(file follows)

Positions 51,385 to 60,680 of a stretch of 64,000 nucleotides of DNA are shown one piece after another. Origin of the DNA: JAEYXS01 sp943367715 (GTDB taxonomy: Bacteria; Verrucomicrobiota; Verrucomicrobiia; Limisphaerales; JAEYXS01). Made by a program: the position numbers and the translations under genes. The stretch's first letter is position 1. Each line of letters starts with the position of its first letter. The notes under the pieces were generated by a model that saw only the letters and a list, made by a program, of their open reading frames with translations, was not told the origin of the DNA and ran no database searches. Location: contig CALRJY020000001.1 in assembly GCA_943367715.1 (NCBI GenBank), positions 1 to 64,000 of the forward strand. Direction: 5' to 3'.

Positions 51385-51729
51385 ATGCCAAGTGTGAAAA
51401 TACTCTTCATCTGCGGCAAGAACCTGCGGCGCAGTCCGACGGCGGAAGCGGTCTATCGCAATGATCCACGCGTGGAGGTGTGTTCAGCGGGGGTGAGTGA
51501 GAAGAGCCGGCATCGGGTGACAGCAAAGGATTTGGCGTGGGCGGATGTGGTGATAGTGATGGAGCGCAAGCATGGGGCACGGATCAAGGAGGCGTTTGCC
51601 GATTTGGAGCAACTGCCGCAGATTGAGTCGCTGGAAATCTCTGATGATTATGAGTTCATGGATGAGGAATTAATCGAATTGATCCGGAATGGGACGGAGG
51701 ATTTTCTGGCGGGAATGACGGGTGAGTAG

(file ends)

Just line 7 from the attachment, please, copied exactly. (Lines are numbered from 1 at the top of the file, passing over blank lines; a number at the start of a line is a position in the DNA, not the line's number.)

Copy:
51701 ATTTTCTGGCGGGAATGACGGGTGAGTAG